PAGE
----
Tax-free holiday starts today
Statewide sales tax holiday runs from Aug. 17 to 19
The Texas Sales Tax Holiday started Friday and will last until Sunday, giving shoppers ample opportunities to save money on a variety of back-to-school items.
Texas Comptroller Susan Combs said the law exempts most clothing and footwear priced under $100 from sales taxes, which could save shoppers about $8 on every $100 they spend.
The 2009 Legislature expanded the list of items qualifying for tax exemption during the three-day weekend. Texas families get a sales tax break on most school supplies priced at less than $100 purchased for use by a student in an elementary or secondary school. The list includes binders, book bags, lunch boxes, calculators, notebooks, pens, pencils, glue and more. Backpacks are also exempt.
The comptroller's office said shoppers will save an estimated $64.8 million in state and local sales taxes during this year's sales tax holiday.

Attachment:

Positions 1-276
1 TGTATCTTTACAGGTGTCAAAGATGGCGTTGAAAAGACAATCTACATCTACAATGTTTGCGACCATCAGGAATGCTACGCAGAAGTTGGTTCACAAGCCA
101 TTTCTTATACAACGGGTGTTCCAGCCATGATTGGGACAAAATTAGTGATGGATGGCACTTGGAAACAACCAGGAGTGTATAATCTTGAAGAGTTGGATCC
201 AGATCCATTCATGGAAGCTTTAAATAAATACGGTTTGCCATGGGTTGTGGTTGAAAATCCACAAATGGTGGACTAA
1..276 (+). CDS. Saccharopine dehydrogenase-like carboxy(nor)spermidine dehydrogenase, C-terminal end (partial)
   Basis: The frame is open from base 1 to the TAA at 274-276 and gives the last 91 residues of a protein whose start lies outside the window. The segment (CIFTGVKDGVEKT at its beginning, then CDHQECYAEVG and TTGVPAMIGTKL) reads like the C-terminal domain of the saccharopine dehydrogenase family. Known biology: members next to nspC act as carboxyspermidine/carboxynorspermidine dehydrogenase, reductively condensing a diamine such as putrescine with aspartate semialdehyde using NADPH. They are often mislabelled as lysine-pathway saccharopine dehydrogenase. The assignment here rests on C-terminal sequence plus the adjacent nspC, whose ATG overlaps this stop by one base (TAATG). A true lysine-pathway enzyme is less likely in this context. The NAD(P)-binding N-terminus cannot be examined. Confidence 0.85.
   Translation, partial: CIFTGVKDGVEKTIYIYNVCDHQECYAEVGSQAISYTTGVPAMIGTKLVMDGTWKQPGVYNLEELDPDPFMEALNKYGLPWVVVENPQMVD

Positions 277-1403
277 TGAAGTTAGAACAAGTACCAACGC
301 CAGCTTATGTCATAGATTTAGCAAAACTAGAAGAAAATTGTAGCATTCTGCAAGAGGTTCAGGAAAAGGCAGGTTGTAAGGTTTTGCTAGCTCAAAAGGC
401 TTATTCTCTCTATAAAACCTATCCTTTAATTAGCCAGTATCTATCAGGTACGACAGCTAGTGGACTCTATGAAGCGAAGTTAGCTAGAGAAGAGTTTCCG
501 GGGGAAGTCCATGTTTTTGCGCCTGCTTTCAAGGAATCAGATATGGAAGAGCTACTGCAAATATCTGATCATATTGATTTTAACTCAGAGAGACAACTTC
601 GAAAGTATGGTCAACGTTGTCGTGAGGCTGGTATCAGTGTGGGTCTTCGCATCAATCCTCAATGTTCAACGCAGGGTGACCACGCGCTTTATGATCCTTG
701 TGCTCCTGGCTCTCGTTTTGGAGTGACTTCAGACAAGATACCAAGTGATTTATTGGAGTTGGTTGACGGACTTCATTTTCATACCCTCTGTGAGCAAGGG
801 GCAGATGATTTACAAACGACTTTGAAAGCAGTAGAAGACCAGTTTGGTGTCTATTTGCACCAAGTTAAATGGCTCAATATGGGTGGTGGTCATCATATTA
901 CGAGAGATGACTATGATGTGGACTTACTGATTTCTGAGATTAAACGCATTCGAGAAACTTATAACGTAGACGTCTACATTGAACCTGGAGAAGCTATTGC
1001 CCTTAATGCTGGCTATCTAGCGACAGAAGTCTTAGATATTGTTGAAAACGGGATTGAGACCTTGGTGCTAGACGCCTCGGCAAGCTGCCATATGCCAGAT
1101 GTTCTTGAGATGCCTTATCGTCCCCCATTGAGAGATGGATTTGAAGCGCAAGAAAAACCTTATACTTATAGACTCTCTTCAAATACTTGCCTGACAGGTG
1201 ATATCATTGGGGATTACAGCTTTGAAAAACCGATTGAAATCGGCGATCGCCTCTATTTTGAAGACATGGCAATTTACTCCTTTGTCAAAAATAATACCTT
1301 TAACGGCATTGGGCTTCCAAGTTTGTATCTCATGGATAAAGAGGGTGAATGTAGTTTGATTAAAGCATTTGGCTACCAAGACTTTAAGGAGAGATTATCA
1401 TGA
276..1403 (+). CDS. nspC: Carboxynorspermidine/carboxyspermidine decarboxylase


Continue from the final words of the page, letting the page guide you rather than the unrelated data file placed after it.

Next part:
The tax holiday weekend has been an annual event since 1999.
Shoppers don't have to have a child to save. Adults can get the deal on many items for themselves. Many stores are offering additional sales and discounts on top of taking off the tax.
Some stores extend their hours to allow shoppers even more time to save.
Here are some of the guidelines for tax-free weekend:
- Customers will receive the break on individual items, regardless of the total amount they buy. For example, sales tax is not due if a customer buys six shirts each priced at $99 each. But full tax is due on a shirt sold for $100.
- Clothing and footwear used primarily for athletic activities or for protective wear are not eligible for the exemption. For example, customers buying golf cleats or football pads must pay sales tax. Athletic wear that is also used for other non-athletic activities qualify for the tax exemption. For example, tennis shoes, baseball caps and jogging suits are often worn during everyday activities and will be tax-free.
- Accessories such as jewelry and watches are excluded and will be taxed, as well as items that are carried rather than worn, including handbags, briefcases and wallets.
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